Industrial Instrumentation Technician
Keep gauges goingGood hand-eye coordination is importantThis work requires expertise in a range of technical subjectsYou'll need specialized training and usually a college degree

Robotics and artificial intelligence have become buzzwords of the 21st century. These technologies promise to change the face of industrial and manufacturing plants of the future. As industrial machines get increasingly complex, there are a bunch of professionals who need to constantly stay abreast of these changes. They are industrial instrumentation technicians.

Industrial instrumentation technicians (IITs) inspect and test the operation of instruments to diagnose faults, repair and adjust system components, replace defective parts, calibrate components and instruments and schedule preventive maintenance.

Good instrument technicians know everything about the instruments they're repairing.

"I value an instrument tech who's knowledgeable of the whole loop, right down to the physics, math and theory of operation of each and every component," says Bob Whitney. He is an Oregon-based IIT in the wastewater treatment field. "A good tech also can operate any system that he works on or calibrates."

Instrumentation technicians work in the pulp and paper, mining, crude petroleum and natural gas and wood industries. They also work for public utilities, manufacturing companies and industrial instrument servicing firms. Companies may employ their own technicians or contract services through an instrumentation maintenance company.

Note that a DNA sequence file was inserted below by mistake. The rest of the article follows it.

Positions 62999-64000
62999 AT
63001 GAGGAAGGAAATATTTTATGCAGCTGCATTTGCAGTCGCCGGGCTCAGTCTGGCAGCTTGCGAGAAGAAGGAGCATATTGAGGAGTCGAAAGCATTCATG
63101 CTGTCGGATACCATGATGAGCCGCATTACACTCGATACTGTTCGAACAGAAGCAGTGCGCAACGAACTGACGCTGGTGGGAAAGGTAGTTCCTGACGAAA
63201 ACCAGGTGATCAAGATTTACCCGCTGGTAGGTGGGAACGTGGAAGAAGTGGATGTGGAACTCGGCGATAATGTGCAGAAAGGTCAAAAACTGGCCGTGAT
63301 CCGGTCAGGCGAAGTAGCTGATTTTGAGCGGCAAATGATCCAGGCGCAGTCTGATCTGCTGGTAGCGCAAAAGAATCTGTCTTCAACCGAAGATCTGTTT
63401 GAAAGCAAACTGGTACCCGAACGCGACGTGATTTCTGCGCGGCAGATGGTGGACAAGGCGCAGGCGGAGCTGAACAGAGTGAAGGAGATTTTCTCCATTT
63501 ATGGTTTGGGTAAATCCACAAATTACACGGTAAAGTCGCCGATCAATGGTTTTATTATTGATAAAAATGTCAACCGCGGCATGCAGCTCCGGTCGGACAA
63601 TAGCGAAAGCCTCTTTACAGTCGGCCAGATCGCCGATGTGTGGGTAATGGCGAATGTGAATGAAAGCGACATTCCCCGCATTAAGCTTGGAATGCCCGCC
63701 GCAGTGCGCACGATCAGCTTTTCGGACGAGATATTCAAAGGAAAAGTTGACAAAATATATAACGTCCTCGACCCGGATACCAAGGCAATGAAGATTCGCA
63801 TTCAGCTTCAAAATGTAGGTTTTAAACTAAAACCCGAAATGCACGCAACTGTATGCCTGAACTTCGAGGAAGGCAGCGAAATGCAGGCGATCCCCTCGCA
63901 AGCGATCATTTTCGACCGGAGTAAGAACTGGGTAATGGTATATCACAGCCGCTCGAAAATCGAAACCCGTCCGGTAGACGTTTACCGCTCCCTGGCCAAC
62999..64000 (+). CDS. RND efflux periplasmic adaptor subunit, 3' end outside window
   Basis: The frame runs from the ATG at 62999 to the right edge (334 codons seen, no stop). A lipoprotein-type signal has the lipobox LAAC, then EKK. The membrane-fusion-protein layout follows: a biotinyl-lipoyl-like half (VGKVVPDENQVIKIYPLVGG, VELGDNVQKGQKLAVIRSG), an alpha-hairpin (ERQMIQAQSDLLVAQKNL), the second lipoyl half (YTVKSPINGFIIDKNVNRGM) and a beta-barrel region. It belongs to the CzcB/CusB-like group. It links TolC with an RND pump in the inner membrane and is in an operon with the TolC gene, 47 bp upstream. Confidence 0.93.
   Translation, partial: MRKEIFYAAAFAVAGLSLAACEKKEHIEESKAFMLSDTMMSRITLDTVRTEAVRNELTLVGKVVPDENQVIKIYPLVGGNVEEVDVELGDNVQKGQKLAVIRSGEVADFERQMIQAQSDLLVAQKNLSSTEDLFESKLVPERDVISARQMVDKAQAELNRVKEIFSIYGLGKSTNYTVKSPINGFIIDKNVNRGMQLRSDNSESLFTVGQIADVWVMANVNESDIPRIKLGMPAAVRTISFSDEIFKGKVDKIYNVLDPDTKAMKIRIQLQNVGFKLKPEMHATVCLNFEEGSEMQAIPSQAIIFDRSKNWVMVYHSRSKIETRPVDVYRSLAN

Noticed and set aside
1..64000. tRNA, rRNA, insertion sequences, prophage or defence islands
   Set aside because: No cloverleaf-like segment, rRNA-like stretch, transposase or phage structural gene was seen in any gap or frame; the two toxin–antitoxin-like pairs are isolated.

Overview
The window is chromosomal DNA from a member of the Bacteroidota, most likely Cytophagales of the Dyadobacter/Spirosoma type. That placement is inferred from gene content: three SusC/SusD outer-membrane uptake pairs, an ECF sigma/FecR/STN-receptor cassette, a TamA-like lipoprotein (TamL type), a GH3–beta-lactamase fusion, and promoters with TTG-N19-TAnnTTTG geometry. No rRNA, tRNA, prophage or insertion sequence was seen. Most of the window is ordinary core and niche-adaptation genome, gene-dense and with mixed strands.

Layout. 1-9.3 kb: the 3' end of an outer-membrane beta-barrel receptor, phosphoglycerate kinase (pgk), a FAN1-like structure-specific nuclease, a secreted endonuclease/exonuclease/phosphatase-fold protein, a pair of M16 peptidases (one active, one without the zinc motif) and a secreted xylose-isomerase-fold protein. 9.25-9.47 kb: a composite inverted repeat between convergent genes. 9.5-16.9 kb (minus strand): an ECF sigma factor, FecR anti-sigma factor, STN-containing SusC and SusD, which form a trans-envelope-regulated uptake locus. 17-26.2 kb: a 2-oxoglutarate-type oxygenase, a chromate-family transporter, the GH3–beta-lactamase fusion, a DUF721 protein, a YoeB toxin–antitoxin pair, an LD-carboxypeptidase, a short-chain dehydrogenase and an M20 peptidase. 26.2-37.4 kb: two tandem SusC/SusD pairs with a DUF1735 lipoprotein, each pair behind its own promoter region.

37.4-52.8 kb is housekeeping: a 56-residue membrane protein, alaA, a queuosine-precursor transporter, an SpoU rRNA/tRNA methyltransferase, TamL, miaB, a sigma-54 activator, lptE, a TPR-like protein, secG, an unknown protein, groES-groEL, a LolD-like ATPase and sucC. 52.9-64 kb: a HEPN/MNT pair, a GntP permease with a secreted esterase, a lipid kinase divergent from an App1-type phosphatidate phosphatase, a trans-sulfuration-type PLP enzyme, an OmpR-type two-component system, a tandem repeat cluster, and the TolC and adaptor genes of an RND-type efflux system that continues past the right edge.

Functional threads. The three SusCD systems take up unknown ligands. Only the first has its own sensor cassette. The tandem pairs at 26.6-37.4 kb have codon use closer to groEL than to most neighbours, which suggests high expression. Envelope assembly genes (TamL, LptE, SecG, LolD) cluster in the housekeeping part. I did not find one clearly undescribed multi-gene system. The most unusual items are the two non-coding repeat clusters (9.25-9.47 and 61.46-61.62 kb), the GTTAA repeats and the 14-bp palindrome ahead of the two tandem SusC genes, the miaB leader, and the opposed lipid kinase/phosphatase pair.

Good hand-eye coordination, mechanical aptitude and excellent computer skills are musts in this field. Good eyesight and color vision are needed to inspect and work on small, delicate parts. And good hearing is necessary to detect malfunctions revealed by sound.

Common shop injuries and cramped conditions when performing repairs are constant threats. Though accidents caused by instrument failure are no one's fault, technicians may feel a considerable amount of responsibility.

"There may have been no way to detect the failure, nor reason to suspect one, but the IIT responsible for that instrument will still suffer emotional stress," says industrial electronics technician Shaun Karr.

The Occupational Outlook Handbook (OOH) says electronics repairers of commercial and industrial equipment held about 72,000 jobs in 1998.

It is hard to determine exactly how many IITs are currently employed in the U.S. The Instrumentation, Systems and Automation Society (ISA), which is based in the U.S., has about 43,000 members worldwide. The ISA has several sections across the U.S., with varying membership sizes. The New Jersey section, for example, has about 125 members.

The OOH says workers in this category of occupations will experience an average rate of job growth through 2008. "Many job openings should result from the need to replace workers who transfer to other occupations or leave the labor force," says the OOH.

Dick Glass of the Electronics Technicians Association is quite optimistic about employment outlook in the field. "There's still a steady demand for technicians in the industrial setting....Each job becomes more and more computerized and more electronic every year. So they need more capable workers to handle it all. It's not a production-line type of thing."